Flotsam Painting Fire Plane
Bickerton’s fascination with landscape can be traced back to some of his earliest works. With a childhood spent near bodies of water, and as a life-long surfer himself, Ashley’s relationship with land invariably includes the surrounding seas and oceans.
His obsession with “the earth/sky binary, matter and emptiness” translates through these surrealist works in the gentle formations of a coastline or horizon, and the undulating waves washing up detritus along the shore.
Though Bickerton describes these as ‘residues of lives lived’, he rejects sentimental or ecological readings – asserting that the summation of human and natural elements as seen in this series, actually constitute beautiful things in their own right.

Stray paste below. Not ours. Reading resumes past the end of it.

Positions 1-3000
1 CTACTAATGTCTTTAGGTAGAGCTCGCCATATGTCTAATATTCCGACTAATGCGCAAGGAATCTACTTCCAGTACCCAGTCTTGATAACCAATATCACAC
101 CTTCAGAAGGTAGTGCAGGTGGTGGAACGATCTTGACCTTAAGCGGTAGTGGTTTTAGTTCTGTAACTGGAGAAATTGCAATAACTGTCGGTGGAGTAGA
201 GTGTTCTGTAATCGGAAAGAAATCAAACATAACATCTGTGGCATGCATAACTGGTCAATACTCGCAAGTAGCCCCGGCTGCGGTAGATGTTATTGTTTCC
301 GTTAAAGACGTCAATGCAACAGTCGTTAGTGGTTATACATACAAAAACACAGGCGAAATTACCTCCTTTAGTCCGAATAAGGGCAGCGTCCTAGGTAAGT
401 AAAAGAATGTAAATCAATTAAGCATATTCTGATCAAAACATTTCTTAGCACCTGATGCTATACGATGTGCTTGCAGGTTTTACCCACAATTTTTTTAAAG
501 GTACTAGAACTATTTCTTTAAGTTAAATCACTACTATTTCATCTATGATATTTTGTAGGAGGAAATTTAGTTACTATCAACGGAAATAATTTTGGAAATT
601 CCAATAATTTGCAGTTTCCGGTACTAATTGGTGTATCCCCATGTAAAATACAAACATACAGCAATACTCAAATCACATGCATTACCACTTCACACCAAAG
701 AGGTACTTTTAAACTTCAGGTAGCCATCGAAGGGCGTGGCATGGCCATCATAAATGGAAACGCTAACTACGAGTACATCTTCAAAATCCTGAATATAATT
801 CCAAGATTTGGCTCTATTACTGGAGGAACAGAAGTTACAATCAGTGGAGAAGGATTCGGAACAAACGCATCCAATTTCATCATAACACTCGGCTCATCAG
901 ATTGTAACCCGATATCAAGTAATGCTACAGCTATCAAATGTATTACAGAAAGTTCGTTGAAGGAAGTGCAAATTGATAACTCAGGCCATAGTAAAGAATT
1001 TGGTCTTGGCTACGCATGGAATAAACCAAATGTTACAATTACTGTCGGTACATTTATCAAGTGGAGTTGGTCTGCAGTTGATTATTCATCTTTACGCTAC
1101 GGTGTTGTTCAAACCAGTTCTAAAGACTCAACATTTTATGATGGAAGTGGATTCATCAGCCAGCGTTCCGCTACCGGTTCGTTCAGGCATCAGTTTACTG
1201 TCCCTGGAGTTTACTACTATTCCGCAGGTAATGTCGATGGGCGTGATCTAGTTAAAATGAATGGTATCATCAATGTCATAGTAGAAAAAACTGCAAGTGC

Rising to prominence in New York’s East Village scene in the early 1980s, Ashley Bickerton spearheaded an alternative art movement alongside Jeff Koons, Peter Halley, and Meyer Vaisman, heralding a new style of geometric painting that rebelled against Neo-Expressionist trends. In 1993, Bickerton left New York and moved to Bali, Indonesia, where he lives and works today, having observed and experienced radical changes on the island over the last 30 years. Bickerton’s work explores the fantasy of a tropical island paradise and its reality as a de-cultured touristic locale that has been reconstructed to feed the westernized paradise ideal. Bickerton’s work has featured at the 1989 Whitney Biennial and the 44th Venice Biennale (1990), as well as in the public collections of MoMA, New York; the Whitney Museum of American Art; and Tate Britain, London, amongst others.
beach flotsam, oil and acrylic on canvas with plywood, glass and stainless steel
157 x 213 x 20.5 cm